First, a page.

Some Reflections on the Elections

by Robert Gardner

November 3, 2010

Last night was an interesting night.

I’d like to weigh in a little bit about the election, who really won, and the impact of dirty money on this election cycle.

Clearly, Big Oil and King Coal won last night. Pure and simple.

Voters have made it crystal clear that they have had enough of politicians — all politicians. We can’t blame them for not trusting the people who have consistently failed to find solutions for, or punish the real culprits of environmental crimes like the Gulf oil spill — let alone adequately address global climate change.
Koch Brothers Climate Criminals Wanted Poster
It’s clear we needed a change away from politicians that take record amounts of money from the coal and oil industry – but that didn’t happen last night.

Polluting industry has a new set of their friends in positions of power to play with.

Industry dollars have made a mockery of democracy in America. Industry pollutes our air, water and communities – now they’ve gone ahead and reached their tentacles into every political campaign. Dirty energy magnates like the Koch brothers spent more of their fortunes to elect congressional candidates who will support their destructive profit motives.

We know that the fight over Proposition 23 is an indication of the future. We can expect an assault on time-tested, demonstrably effective laws that were passed to ensure that Americans have clean air and clean water. They’ve targeted the Clean Air Act and there is already discussion about attempts to derail critically needed upcoming EPA rules – rules designed to protect human and environmental health.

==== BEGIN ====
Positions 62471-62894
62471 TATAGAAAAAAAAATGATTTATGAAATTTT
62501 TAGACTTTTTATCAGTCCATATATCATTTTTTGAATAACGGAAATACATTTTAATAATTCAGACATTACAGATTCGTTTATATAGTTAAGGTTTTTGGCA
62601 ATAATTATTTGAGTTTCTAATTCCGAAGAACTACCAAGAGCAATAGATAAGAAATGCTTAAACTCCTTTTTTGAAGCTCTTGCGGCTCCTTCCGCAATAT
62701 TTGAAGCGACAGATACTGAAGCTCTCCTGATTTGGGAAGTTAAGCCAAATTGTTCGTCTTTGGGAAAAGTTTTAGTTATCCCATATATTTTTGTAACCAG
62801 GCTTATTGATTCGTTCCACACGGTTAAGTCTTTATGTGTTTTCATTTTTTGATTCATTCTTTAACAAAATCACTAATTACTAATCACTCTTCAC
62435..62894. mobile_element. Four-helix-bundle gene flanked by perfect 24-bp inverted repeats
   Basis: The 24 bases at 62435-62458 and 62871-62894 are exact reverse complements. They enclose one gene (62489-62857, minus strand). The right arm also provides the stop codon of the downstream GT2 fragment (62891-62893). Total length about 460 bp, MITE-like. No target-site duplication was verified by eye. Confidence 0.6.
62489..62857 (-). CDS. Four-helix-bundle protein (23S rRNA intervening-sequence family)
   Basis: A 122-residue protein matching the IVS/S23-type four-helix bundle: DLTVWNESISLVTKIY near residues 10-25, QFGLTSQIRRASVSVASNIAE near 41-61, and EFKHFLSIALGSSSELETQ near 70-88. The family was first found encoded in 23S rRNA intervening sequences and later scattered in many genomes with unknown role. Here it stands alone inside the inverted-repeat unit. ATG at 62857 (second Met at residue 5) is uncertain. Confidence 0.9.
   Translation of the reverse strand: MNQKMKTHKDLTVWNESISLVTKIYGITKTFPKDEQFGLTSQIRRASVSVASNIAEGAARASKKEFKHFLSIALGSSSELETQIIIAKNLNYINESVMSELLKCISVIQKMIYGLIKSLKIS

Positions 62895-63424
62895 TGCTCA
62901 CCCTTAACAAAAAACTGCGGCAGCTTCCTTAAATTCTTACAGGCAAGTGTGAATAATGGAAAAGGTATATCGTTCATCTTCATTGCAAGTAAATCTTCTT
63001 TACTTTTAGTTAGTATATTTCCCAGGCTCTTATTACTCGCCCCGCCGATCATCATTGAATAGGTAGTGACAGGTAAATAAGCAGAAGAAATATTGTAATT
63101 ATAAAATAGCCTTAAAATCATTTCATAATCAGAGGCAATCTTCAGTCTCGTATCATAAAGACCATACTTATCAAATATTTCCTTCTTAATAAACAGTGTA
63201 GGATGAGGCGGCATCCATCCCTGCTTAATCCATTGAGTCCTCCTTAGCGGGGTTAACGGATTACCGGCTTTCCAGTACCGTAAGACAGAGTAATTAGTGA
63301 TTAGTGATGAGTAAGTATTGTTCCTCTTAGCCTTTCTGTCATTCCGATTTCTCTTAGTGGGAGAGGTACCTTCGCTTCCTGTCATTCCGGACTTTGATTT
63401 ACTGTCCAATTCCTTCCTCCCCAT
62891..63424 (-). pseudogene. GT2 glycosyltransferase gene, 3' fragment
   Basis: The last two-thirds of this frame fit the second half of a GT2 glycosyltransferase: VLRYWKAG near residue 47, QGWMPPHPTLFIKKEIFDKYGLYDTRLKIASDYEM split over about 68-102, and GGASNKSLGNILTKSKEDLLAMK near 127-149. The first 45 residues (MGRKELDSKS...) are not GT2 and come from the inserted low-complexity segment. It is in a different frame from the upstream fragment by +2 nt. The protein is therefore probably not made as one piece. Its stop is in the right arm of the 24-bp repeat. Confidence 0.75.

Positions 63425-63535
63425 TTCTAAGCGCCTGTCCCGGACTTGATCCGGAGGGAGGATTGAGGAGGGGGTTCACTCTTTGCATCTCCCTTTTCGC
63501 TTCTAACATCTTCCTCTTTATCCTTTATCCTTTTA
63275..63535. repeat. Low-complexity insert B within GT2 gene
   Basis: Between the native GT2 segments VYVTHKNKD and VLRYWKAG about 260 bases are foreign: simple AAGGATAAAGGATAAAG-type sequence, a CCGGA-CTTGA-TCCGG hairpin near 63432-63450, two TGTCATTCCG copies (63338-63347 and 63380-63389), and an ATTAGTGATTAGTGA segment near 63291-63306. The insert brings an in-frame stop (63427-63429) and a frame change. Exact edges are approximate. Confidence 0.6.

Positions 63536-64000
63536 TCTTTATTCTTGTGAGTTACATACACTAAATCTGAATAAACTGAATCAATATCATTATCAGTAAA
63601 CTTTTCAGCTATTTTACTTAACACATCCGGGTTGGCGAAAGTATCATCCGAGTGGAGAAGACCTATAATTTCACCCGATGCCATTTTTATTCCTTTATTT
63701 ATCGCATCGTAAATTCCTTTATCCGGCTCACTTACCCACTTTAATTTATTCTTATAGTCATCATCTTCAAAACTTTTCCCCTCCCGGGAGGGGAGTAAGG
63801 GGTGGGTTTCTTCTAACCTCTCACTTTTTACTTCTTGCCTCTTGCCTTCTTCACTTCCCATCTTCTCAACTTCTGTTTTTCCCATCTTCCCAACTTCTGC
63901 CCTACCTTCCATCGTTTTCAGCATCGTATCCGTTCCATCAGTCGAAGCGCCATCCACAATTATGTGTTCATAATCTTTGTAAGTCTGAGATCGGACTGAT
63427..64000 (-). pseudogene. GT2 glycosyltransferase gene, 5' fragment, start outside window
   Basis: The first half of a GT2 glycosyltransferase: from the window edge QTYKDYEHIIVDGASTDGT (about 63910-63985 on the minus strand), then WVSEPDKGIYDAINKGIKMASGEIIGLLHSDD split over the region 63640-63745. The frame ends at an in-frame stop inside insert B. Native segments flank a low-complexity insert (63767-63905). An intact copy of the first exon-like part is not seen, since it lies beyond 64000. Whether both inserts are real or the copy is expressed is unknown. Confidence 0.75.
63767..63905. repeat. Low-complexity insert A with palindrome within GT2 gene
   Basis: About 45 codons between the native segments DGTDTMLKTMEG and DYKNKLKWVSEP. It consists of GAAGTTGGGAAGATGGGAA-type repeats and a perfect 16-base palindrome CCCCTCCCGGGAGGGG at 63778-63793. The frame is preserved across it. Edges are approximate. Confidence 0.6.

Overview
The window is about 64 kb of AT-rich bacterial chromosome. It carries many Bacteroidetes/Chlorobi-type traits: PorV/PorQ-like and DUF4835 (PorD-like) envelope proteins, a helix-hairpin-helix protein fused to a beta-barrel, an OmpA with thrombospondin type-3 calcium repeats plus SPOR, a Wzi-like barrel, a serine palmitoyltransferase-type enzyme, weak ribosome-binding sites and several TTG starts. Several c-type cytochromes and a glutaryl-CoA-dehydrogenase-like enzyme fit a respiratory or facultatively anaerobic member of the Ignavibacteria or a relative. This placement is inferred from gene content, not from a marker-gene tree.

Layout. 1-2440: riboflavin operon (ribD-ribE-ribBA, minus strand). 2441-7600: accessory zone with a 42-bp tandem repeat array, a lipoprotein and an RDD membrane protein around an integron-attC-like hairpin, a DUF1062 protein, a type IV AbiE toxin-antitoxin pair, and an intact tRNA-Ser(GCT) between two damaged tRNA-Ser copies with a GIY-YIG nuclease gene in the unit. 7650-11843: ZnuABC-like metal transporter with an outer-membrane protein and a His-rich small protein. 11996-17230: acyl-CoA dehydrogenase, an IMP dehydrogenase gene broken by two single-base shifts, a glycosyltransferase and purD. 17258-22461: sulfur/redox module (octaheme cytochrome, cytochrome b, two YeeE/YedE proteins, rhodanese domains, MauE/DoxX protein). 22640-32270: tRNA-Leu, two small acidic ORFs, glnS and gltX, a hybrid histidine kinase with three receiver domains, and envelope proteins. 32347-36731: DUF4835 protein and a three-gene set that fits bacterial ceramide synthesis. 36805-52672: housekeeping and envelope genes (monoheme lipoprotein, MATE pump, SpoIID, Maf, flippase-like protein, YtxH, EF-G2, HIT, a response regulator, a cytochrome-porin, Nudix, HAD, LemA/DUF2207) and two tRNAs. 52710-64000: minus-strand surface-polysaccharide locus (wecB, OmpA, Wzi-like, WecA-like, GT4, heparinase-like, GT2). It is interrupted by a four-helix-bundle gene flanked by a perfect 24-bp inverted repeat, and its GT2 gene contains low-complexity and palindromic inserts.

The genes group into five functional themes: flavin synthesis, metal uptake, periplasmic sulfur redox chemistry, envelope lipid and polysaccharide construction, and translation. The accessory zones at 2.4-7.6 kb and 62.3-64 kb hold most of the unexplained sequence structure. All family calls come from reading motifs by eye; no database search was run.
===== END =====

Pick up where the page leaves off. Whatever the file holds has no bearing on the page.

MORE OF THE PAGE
That said, the future is bright. The fight over Proposition 23 is an example of how people can see right through industry attacks. Environmentalists, the clean technologies sector, IT companies, and local organizations saw this as a threat to their economic future and job creation ability – they fought back and won.

We challenge our new representatives to swear off corporate dollars and be truly independent. Show that you are a true representative of the people – not industry. Greenpeace has.

Although many Senators- and Representatives-elect have professed horrifying positions on the protection of endangered species, our national parks, and even basic rights of Americans to live in a clean environment, they have also maintained a commitment to fiscal responsibility. If these positions are genuine, the newly elected should slash the billions of taxpayer dollars wasted every year in subsidies for wealthy coal and oil companies like BP.

Speaker-to-be John Boehner is among many incumbent Republicans who have focused strict attention on effect use of taxpayer dollars. This is why he should help ensure that modern and cost-effective technology requirements to eliminate pollution from outmoded coal-fired power plants are implemented and that minimum federal standards are established to prevent another toxic coal ash disaster like the one that occurred in Kingston, Tennessee, in 2008. The EPA has identified forty-nine high hazard sites like the one in Kingston nationwide and six are in Representative Boehner’s own state of Ohio.

These new representatives need to get serious about standing up to polluting industry and protecting the people in their own state…otherwise it is clear that they are just politicians out to serve corporate interests. In that case, doesn’t seem like it was much an eventful night.

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